According to a CDC report released Thursday, the U.S. life expectancy dropped in 2017 due to an increase in deaths caused by drug overdoses and suicides. The life expectancy dropped to 78.6 years, a decrease of 0.1 since 2016. Despite being wealthy, the U.S. is lagging behind other similar countries in terms of life expectancy. The CDC statistics paint a negative picture of the nation's overall Health and wellness in comparison with other developed nations.

America's opioid crisis is ongoing

In 2017, the CDC estimates 70,000 Americans died from opioid overdoses, making it the leading cause of accidental deaths in the country.

Last year, the Trump administration declared the epidemic a public health emergency and began taking steps to curb the number of deaths. Federal funding, as well as closer monitoring of opioid prescriptions and higher availability of overdose-reversing drugs, may be helping the problem, but the number of people who die from overdoses is still high.

Part of the issue is the rise in deaths from fentanyl and other synthetic opioids, which are extremely dangerous because of their potency. Heroin deaths also remain a concern. These are easy to access, more potent and relatively cheap compared to other drugs, which explains their widespread use.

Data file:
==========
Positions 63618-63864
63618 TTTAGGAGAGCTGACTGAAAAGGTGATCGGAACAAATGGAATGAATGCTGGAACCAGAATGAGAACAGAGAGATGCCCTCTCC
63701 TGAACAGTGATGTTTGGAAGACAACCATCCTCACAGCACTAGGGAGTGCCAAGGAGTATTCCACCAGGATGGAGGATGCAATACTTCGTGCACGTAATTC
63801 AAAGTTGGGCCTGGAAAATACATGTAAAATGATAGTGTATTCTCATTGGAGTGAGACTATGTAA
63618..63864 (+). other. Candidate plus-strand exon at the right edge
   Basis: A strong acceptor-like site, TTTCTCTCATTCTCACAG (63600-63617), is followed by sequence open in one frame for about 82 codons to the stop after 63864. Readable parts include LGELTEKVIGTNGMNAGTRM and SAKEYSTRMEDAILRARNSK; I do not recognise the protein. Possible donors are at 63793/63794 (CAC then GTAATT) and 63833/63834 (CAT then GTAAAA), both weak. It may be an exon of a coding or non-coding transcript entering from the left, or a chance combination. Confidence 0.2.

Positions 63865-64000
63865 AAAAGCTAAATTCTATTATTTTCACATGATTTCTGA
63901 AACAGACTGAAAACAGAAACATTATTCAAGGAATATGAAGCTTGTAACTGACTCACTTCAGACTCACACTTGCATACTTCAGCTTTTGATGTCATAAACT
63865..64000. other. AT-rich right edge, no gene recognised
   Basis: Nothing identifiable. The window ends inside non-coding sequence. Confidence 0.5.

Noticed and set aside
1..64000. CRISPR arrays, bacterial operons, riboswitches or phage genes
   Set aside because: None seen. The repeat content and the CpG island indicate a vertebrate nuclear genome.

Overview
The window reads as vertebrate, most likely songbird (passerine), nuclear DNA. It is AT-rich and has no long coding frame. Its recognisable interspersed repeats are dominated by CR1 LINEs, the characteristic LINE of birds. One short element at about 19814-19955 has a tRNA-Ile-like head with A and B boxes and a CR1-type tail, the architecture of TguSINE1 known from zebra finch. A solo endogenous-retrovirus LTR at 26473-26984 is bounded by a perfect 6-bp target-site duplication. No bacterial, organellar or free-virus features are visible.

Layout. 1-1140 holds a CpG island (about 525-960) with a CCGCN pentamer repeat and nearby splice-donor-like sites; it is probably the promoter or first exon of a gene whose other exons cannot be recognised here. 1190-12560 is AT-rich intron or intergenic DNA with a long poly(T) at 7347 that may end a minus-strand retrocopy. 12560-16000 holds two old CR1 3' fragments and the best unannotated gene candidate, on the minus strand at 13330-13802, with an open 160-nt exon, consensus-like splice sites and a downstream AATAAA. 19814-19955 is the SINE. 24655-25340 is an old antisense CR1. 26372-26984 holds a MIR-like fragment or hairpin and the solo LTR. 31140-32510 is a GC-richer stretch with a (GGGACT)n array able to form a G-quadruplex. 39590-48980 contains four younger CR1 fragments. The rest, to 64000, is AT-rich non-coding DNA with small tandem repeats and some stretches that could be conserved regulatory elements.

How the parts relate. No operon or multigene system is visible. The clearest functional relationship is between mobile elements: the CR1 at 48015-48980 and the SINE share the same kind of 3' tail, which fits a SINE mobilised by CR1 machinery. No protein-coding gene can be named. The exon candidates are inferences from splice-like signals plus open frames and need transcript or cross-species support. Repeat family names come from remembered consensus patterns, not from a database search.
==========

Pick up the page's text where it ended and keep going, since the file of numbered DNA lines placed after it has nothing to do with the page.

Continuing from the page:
There is much speculation that the two causes of death are related because mental illnesses can lead to both addictive behaviors and suicides.

Deaths from suicide increased by 3.7 percent in 2017.

A warning for the US

The CDC report offers a grim look at the consequences of the changing social climate in the U.S. Factors such as feelings of isolation from one's community, poverty and lack of health care may be contributing both causes of death. Both suicide and overdoses affect young adults in rural communities in particular and are considered preventable causes of death, making them crucial to address.

The decrease in life expectancy is a sign that many in the U.S. are not getting the care they need for addiction and other mental health problems. It's also an indicator of underlying social problems such as a growing divide between urban and rural communities, poverty and an increase in mental illnesses such as depression.

Something preventing the U.S.

life expectancy from falling more rapidly is the decrease in deaths due to illnesses such as heart disease and cancer, which are the first and second leading causes of death in America, respectively. The CDC report states cancer deaths dropped by 2.1 percent from 2016 to 2017, while heart disease deaths declined only slightly.